In so holding, we find ourselves in conformity with those opinions which found verdicts inadequate. A wrongful death action verdict of $11,234.50 and a survival action verdict of $128,173.17 were held inadequate in view of uncontradicted actuarial testimony on decedent's lost earnings, lost pension, lost social security benefits, and value of services to his family. Slaseman v. Myers, 309 Pa. Super. 537, 455 A.2d 1213 (1983). A verdict in favor of the plaintiff with no financial recovery bore no "reasonable resemblance" to damages proved where the plaintiff was held not contributorily negligent, and where there was evidence of hospitalization, missed work, substantial medical expenses and lost wages. Reid v. Oxendine, 275 Pa. Super. 548, 419 A.2d 36 (1980). A verdict of no damages in a survival action was shocking where uncontested evidence of a fifty-year life expectancy and projected earnings resulted in proof of lost lifetime net earnings of $77,659.99. Bortner v. Gladfelter, 302 Pa. Super. 492, 448 A.2d 1386 (1982). As in Slaseman, Reid and Bortner, evidence of damages here was largely uncontested. Evidence of damages in Blonchak, Jackson and Karcesky was contradicted by the defense; therefore, the jury was justified, in determining credibility, in returning nominal damages.

[ 329 Pa. Super. Page 382]

In denying appellants' motion for a new trial, the lower court accepted the $500.00 verdict as an indication of the jurors' compromise on comparative negligence. This was so despite the jury's assessment, under the comparative negligence doctrine, of 50% causal negligence to each party. The lower court was of the opinion that "all of the reasoning which has supported the acceptance of compromised verdicts in contributory negligence cases is equally applicable to cases governed by comparative negligence principles."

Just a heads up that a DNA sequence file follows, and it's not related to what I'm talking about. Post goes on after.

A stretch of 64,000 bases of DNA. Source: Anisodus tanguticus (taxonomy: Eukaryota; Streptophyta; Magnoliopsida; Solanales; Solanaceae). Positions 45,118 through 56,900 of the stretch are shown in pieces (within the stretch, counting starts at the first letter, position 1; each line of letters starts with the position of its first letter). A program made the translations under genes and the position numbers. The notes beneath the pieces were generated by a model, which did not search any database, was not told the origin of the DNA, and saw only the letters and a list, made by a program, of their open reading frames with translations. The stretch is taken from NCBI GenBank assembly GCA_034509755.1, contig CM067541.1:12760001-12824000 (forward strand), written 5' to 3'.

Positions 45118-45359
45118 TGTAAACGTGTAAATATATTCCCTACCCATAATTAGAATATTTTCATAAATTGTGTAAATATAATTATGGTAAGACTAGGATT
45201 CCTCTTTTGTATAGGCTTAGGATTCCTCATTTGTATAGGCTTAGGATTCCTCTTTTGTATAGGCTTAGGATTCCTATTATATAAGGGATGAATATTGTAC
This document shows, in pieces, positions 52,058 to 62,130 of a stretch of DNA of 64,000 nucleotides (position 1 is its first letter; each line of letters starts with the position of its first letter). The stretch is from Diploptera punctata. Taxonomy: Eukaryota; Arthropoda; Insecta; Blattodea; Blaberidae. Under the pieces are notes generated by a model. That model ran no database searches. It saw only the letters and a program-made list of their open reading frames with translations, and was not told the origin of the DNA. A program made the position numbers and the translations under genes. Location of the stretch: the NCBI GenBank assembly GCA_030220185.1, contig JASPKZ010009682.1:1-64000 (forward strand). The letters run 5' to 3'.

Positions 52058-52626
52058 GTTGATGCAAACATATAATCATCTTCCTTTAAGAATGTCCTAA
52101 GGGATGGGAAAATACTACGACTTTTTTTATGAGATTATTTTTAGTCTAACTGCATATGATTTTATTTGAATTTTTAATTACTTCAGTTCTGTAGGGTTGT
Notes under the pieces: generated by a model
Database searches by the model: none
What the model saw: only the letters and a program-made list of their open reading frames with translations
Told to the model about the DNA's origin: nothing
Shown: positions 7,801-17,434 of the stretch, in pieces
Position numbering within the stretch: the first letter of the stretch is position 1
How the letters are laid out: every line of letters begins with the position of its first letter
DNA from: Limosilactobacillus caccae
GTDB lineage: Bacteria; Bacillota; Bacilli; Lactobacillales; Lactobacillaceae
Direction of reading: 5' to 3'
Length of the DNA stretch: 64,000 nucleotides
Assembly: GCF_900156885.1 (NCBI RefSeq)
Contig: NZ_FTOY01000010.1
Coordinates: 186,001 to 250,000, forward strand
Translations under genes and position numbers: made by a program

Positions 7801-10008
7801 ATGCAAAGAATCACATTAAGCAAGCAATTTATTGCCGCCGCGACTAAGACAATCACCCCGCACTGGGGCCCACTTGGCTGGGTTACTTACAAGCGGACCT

Prior to Pennsylvania's enactment of the comparative negligence doctrine in 1976, 42 Pa.C.S. § 7102(a), compromise verdicts were frequently returned by juries which had considerable doubt concerning the defendant's liability. Elza v. Chovan, supra; Robinson v. Brown, 195 Pa. Super. 384, 171 A.2d 865 (1961); Hilscher v. Ickinger, 194 Pa. Super. 237, 166 A.2d 678 (1960), aff'd., 403 Pa. 596, 170 A.2d 595 (1961). These verdicts were upheld under the application of the contributory negligence doctrine. They were accepted as a just mechanism to assist the jury in issuing the most equitable verdict.

It is not necessary for us to decide whether compromise verdicts remain permissible under Pennsylvania's comparative negligence doctrine. We add, nevertheless, that a pure negligence doctrine, which reduces the plaintiff's damages by the amount attributed to his causal negligence, regardless of the degree of that negligence, would seem to eliminate the need for compromise verdicts. Conversely, Pennsylvania's comparative negligence doctrine reduces the plaintiff's damages in proportion to the amount of negligence for which he is responsible, providing the plaintiff's negligence is not greater than the defendant's causal negligence. In Pennsylvania, where the plaintiff is 51% or more causally-negligent, no recovery is permitted. To the extent that no recovery is permitted under Pennsylvania's comparative negligence doctrine, a compromise verdict may be apropos. Here, however, the verdict was not a compromise.

[ 329 Pa. Super. Page 383]

The jury found that 50% of the total causal negligence was attributable to appellee and 50% attributable to Mr. Deitrick. Having made this assessment, a refusal to award Jane Deitrick for loss of consortium where there was no evidence to the contrary, was so illogical and unreasonable as to shock our sense of justice. A verdict for no damages, then, is not a compromise. Bortner v. Gladfelter, supra.

The damages for pain and suffering, inconvenience and work loss awarded Deitrick, despite the fact that actual damages were diminished 50% to reflect his 50% causal negligence, are so inconsistent with the uncontradicted evidence that they amount to little more than the non-recovery for Mrs. Deitrick. Also, for this reason, the verdict cannot be considered a compromise.

The Order is reversed and the matter remanded for new trial on the issue of damages only. The issue of negligence was fairly determined. Furthermore, appellants do not question it on appeal, therefore, new trial will not cover the issue of negligence. See Troncatti v. Smereczniak, 428 Pa. 7, 235 A.2d 345 (1967).

Reversed and remanded for new trial on damages only. Jurisdiction relinquished.